On average, in the US, homeowners pay between $4,000 to $8,000 for a standard installation for a new installation if there is no existing ductwork. This number will also vary depending on the brand, type, tonnage, and SEER rating of the system you have installed.
AC Installation Total Cost
If you purchase a more complex type of air conditioning system like central air, air-source heat pumps, or a packaged air conditioner, the chances are that you do not have the skills or knowledge to install it yourself.
Therefore, you will have to pay an HVAC contractor to do the HVAC installation for you. You can expect to pay around $1,000-$2,500 to install a central AC system or air-source heat pump, assuming you’re replacing an existing sys have pre-existing ductwork.
Costs per Tonnage and SEER Rating Costs
The unit size or capacity of the air conditioner you need will mostly depend on the size of your home. As a rule of thumb, 1 ton of cooling capacity is needed per 400 square feet of living space. So, if you have a 1,600 square foot home, you would need a 4-ton AC unit. This is why it’s so important to buy the proper AC system for the square footage of your home.
However, a few other factors, like the number of windows and layout of the house, go into determining a proper tonnage system for your home.
To properly size an AC system, homeowners can use the Manual J calculation and a load calculation or hire one of our professional HVAC contractors to do it for them.
For most average two-story homes, a 3-ton, 4-ton, or 5-ton system is typically sufficient capacity to cool the entire house. In general, a 3-ton AC unit costs from $3,500 to $6,000 and a 5-ton unit costs between $4,800 to $7,000.
AC units come in 0.5-ton increments, so you should be able to get a ballpark estimate knowing the price ranges for 3 and 5-ton units.
SEER Ratings & AC Unit Costs
The SEER (Seasonal Energy Efficiency Ratio) rating is another important factor that plays into the average cost of an air conditioner.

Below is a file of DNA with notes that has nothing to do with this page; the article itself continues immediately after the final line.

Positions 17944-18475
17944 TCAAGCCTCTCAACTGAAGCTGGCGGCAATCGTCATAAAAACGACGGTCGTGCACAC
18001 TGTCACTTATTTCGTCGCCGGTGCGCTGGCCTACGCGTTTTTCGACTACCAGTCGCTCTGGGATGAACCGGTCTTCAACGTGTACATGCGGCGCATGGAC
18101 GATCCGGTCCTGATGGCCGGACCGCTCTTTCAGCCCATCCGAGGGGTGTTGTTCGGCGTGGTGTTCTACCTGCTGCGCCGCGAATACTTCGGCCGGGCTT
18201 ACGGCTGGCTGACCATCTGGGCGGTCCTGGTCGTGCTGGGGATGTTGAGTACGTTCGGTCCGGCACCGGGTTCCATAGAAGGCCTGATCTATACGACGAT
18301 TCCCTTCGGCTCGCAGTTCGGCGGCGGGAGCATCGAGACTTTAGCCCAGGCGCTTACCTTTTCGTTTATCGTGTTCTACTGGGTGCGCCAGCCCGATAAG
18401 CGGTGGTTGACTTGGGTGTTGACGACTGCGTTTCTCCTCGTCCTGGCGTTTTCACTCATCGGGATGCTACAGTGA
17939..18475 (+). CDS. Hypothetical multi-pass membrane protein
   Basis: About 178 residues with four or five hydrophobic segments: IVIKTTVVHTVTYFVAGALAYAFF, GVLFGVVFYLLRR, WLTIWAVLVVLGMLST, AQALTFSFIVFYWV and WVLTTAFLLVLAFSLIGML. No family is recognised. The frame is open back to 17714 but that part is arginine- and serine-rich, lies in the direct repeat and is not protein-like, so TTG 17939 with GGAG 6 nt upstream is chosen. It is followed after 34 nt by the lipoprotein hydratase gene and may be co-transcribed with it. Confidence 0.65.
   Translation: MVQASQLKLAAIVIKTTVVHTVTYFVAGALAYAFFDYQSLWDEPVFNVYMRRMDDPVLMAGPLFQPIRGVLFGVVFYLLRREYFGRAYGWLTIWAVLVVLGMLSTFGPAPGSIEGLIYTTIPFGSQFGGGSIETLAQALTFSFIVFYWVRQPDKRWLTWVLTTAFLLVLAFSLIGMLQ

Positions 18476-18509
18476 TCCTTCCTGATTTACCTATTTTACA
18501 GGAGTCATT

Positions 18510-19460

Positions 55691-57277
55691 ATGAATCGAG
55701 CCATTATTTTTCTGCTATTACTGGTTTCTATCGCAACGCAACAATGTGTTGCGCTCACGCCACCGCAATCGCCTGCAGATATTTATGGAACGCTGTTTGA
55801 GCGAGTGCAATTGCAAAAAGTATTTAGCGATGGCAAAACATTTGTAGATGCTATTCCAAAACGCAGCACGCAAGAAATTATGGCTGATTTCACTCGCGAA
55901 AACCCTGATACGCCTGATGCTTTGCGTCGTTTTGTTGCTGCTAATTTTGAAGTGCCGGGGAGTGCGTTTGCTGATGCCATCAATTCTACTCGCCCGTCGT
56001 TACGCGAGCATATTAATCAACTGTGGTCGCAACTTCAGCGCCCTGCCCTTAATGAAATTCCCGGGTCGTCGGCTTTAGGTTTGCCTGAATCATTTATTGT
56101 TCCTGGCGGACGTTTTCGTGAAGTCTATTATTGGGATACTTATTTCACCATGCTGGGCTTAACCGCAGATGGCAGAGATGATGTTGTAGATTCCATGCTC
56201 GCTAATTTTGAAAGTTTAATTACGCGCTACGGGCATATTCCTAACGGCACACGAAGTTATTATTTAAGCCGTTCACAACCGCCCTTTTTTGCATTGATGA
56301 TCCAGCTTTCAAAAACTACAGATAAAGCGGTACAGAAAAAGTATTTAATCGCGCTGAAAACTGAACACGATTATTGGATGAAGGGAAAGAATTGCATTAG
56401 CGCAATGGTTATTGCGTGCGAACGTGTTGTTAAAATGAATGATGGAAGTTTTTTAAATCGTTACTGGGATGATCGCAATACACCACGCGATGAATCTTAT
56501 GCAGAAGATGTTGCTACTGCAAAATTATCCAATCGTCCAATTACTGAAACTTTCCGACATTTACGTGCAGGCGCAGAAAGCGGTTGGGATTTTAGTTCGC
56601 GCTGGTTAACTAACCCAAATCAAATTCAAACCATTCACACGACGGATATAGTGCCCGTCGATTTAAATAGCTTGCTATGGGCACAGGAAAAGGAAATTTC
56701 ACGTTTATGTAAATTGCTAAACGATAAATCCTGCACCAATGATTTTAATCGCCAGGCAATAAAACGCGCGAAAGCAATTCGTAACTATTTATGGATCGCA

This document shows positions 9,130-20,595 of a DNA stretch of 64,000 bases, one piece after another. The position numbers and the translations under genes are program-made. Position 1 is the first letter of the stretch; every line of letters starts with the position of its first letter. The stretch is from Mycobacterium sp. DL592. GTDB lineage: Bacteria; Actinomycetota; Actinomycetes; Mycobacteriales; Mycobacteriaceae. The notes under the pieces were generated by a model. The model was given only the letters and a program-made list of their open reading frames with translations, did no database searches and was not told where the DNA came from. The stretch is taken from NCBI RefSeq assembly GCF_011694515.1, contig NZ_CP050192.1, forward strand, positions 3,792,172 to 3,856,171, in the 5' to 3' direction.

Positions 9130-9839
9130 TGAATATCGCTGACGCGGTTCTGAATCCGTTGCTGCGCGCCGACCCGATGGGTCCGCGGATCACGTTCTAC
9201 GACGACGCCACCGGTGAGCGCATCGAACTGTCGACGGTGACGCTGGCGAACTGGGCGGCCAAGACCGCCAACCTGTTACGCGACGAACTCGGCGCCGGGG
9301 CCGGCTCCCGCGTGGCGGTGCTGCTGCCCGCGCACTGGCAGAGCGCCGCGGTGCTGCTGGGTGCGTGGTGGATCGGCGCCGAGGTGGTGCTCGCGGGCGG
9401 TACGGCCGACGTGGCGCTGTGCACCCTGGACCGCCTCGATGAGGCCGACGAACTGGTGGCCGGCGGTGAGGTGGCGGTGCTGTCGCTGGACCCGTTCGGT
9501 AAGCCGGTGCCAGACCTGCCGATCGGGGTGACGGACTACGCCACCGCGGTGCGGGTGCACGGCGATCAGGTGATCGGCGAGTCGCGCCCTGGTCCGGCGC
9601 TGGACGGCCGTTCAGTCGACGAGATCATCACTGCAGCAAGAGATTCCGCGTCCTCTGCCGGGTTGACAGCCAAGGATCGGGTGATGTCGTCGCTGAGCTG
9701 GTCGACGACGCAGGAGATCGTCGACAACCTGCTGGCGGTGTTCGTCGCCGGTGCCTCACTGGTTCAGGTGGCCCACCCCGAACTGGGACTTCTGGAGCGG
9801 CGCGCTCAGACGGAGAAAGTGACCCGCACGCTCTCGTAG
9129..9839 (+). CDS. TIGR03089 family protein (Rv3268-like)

Units with higher SEER ratings have higher efficiency ratings and, as a result, higher prices. For instance, a high-efficiency 16 SEER unit costs $6,600 while a 14 SEER unit costs $3,500-$5,800 on average.
The reason for this, though, is that higher rated SEER AC units (two-stage or variable speed) have better blowers, compressors, and condensers which is the main driver for their higher price points.
Remember, higher SEER means more energy efficiency and will lead to lower energy bills in the future. So your decision on the SEER rating of your unit shouldn’t only be based on the system’s initial cost.
Air Conditioner Capacity & Cost
Air conditioner capacity relates to the air conditioner size you need to effectively cool your home.
To get the best cooling and energy efficiency, you will want to have your AC system adequately sized – not too big, not too small.
However, air conditioners with higher cooling capacities will typically have a higher cost.
Cooling capacity is measured in British Thermal Units per Hour (BTUh) or tons/tonnage.
A BTU is the amount of heat needed to raise one pound of water by one degree Fahrenheit. It’s commonly used as a measure of energy; therefore, a BTUh is energy used over time.
12,000 BTUh is equivalent to one ton of cooling capacity. Residential AC units range from 1.5 to 5 tons (18,000 – 60,000 BTUh) on average.
In general, you need a higher tonnage for a larger home, and yes, it will cost more. But, ensuring that your unit is right-sized for your home will help it function optimally and last as long as possible, so it’s worth the upfront costs.
What Other AC Unit Cost Factors Should You Know About?
While the cost of the AC unit itself and the professional installation will make up the bulk of your total costs, there are a few other factors that can impact the bottom line cost as well.
Between ductwork, thermostats, and proper insulation, the total cost of a new AC unit for your particular home can vary beyond what we’ve outlined here.